Definition of brothel in English:

brothel

noun

  • A house where men can visit prostitutes.

    • ‘This in turn would mean the prostitutes would get better business in the brothels.’
    • ‘Traffickers are paid a sum of money for each woman and girl they deliver to a brothel or pimp.’
    • ‘It is illegal to run a brothel, which constitutes premises where more than one prostitute is working.’
    • ‘The City of South Sydney has taken the bold step of trialling safe house brothels.’
    • ‘In other news, Blunkett is apparently looking at decriminalising brothels in a bid to make prostitutes safer.’
    • ‘In Belgium, self-employed prostitutes are legal but brothels are not.’
    • ‘They were children and young women marked for sale into brothels and whorehouses.’
    • ‘With Matt as the spokesperson, drugs houses and brothels did not last long in the area.’
    • ‘You're still very drunk and have decided to visit a local brothel before going back to barracks.’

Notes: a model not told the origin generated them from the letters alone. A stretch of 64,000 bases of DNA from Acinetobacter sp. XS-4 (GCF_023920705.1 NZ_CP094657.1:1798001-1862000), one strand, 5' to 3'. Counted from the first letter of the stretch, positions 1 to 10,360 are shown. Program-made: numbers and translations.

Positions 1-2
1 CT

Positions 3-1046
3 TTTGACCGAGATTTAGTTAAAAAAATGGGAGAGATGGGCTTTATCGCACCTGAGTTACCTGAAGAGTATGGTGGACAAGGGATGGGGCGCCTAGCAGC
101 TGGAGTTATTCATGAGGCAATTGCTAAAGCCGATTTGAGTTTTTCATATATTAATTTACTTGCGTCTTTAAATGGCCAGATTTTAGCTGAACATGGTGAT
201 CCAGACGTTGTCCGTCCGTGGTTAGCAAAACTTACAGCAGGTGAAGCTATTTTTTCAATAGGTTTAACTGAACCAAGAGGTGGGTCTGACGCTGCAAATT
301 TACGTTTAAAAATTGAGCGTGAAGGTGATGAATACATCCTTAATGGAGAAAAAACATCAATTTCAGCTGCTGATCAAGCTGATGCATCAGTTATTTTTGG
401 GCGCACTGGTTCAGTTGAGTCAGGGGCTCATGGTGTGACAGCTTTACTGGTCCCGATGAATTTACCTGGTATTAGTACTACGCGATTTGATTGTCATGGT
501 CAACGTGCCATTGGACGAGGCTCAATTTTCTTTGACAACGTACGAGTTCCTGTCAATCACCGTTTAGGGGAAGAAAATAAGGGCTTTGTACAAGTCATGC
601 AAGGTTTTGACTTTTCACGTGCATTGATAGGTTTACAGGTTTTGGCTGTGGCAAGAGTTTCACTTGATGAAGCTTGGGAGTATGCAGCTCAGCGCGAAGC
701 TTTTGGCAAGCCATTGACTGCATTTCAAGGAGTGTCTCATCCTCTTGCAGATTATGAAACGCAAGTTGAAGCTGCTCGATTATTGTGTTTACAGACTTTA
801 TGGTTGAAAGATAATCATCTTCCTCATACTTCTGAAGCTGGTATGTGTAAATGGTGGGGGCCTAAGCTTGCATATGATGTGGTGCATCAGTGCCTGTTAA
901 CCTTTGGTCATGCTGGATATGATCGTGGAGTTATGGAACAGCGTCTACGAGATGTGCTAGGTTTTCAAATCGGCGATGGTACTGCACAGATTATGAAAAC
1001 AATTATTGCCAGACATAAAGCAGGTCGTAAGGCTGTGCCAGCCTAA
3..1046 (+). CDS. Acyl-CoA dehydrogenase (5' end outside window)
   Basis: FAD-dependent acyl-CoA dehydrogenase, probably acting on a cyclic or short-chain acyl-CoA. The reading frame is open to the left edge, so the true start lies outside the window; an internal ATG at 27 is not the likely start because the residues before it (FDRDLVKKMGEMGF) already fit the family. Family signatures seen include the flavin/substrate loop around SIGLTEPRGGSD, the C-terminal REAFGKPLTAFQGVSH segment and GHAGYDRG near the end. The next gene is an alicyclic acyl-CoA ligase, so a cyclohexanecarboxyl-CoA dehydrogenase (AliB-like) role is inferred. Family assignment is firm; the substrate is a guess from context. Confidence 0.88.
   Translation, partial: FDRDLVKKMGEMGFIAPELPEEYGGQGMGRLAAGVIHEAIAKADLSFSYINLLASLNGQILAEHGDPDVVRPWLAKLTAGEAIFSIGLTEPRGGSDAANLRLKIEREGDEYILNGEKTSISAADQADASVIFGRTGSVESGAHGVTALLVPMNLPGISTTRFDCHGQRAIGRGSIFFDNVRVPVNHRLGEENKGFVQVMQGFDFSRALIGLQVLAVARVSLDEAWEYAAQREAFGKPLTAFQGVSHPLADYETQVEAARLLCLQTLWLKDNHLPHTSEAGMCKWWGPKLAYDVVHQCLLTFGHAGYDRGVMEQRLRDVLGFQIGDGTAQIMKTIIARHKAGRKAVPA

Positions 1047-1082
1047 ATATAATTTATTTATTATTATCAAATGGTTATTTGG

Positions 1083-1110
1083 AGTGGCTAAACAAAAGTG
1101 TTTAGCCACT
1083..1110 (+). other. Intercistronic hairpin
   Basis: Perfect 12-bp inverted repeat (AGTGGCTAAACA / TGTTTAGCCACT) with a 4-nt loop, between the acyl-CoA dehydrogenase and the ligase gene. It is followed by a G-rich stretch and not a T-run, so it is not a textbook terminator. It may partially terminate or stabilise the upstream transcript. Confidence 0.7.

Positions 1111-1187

• ‘Does he mind the public knowing that he has visited lap-dancing clubs and brothels?’
    • ‘Married for 29 years, he acknowledges he visited brothels as a sailor in the communist era.’
    • ‘People who work on the streets generally are younger than your average sex worker in a brothel.’
    • ‘This parcel he took to a local brothel and presented to a prostitute he knew.’
    • ‘Hundreds of new Asian prostitutes are coming to work in the new Asian brothels that are being set up in this country.’
    • ‘With legalised brothels the prostitutes could be forced to have regular check ups for STD's.’
    • ‘Men will be taught to respect women, to abandon their old-fashioned views of patriarchy and stop visiting brothels.’
    • ‘Four girls were not told where they were going before they were taken to the brothel.’
    • ‘In the port of Cadiz, he made drawings of prostitutes on the street and in brothels.’
    • ‘He owned the building where the brothel was housed and the business was registered in his name, she said.’
    bordello, house of ill repute, house of prostitution
    View synonyms

Origin

Mid 16th century (originally brothel-house): from late Middle English brothel ‘worthless man, prostitute’, related to Old English brēothan ‘degenerate, deteriorate’.

Pronunciation